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Exploiting the Innate Potential of Sorghum/Sorghum-Sudangrass Cover Crops to Improve Soil Microbial Profile That Can Lead to Suppression of Plant-Parasitic Nematodes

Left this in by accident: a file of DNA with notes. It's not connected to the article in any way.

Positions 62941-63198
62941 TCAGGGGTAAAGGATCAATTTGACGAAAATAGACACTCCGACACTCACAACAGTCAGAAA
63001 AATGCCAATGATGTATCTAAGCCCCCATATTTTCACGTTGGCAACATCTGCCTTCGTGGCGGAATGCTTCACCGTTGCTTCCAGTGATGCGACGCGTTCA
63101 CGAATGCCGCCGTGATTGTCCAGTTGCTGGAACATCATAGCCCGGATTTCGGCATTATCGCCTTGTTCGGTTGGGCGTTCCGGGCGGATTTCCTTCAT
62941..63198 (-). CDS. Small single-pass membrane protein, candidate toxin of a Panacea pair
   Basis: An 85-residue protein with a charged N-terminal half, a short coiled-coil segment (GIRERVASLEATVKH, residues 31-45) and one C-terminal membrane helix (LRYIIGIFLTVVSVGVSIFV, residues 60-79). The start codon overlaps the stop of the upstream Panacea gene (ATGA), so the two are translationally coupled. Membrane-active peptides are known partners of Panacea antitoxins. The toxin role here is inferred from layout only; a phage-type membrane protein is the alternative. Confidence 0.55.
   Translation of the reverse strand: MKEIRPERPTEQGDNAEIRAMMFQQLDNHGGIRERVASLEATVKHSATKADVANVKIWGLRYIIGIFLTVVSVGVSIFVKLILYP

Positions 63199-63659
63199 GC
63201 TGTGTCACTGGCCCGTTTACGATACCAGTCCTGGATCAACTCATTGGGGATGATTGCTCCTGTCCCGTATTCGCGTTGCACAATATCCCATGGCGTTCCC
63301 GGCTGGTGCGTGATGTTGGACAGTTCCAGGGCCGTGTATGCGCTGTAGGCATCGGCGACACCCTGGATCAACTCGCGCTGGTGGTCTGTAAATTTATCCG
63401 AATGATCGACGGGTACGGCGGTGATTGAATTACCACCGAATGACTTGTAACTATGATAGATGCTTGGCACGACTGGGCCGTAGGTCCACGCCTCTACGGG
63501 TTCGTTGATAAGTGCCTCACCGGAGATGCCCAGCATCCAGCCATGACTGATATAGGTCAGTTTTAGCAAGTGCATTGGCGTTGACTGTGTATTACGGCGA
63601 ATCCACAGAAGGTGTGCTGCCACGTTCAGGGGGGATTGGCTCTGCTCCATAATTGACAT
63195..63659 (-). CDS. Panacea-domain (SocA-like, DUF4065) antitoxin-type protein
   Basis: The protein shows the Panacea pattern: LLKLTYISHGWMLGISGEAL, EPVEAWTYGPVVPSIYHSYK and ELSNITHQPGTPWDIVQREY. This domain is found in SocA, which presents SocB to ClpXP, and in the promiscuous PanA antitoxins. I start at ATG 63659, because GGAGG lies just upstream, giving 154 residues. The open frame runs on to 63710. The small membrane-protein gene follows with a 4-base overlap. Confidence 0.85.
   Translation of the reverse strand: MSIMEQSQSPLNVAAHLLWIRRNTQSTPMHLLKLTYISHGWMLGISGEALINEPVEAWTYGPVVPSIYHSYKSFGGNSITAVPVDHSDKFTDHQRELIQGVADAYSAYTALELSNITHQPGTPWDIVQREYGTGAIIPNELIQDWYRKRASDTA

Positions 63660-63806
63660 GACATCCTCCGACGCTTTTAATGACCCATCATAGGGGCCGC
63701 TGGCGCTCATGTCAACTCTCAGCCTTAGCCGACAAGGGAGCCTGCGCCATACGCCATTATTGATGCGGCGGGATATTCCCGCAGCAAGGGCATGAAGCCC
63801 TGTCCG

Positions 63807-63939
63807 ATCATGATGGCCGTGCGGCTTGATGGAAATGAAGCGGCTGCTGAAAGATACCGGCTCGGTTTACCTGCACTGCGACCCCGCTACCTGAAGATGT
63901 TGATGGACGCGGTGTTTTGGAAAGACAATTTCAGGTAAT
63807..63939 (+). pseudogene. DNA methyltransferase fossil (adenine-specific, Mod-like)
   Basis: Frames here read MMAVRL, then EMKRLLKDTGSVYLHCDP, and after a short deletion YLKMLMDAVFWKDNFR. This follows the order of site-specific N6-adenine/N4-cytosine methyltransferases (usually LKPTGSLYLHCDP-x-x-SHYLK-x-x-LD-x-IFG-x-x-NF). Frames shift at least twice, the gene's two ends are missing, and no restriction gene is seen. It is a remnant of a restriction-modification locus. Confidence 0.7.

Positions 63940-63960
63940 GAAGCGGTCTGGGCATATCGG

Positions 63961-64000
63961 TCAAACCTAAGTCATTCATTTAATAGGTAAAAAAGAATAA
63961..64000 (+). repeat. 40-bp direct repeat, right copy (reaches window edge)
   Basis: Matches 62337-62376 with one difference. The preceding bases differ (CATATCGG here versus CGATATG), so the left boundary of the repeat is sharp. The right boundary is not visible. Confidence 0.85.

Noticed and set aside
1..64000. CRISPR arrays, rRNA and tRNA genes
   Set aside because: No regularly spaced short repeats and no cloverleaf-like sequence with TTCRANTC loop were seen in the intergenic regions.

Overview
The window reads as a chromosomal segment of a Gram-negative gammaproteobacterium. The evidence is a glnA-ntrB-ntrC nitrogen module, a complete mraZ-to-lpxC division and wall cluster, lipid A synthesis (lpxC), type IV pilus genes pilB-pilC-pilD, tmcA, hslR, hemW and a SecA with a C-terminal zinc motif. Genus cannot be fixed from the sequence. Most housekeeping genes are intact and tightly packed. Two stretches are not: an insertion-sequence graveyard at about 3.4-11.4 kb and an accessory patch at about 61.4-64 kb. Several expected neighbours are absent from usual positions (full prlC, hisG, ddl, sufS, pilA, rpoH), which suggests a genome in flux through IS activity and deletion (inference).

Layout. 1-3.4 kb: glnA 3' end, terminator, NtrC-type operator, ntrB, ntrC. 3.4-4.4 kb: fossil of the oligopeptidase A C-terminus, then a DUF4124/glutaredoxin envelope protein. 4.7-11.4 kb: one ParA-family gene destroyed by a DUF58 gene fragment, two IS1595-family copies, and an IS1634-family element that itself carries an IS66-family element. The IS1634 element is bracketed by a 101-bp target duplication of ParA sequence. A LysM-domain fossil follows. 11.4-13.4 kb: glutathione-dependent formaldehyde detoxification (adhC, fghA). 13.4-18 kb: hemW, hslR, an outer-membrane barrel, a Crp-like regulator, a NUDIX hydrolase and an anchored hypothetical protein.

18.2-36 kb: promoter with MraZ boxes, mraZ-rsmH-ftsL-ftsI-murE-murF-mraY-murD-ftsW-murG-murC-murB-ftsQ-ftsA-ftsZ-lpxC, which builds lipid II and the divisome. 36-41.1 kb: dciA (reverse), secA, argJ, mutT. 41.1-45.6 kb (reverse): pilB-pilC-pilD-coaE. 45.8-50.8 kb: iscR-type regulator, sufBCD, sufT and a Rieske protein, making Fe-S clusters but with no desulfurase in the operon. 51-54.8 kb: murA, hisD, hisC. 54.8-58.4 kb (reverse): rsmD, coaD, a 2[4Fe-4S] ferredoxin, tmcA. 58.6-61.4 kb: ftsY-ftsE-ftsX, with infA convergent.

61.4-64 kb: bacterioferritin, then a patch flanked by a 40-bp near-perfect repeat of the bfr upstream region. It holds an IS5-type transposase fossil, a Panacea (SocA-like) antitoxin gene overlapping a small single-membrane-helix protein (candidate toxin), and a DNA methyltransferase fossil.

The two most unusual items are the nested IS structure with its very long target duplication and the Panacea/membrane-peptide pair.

Root-knot nematodes are the most aggressive and damaging plant parasitic nematodes (PPNs) on many crops. Brassicaceous cover crops are known to produce biocidal isothiocyanates, volatile allelopathic compounds that can be used as biofumigants to suppress PPNs. Soil health assessment is often performed by evaluating the physical, chemical, and biological properties of the soil. In the last few decades, nematodes have been used as bioindicators of soil health. Specific objectives of this research were to understand the effect of sorghum/sorghum-sudangrass hybrids (SSgH) variety and plant age on the allelopathic effect of SSgH against nematodes, examine the effects of no-till SSgH cover cropping on the population dynamic of soil microbial profiles and nematode soil health indicators, and investigate the relationship between soil health indicators and PPN suppression.

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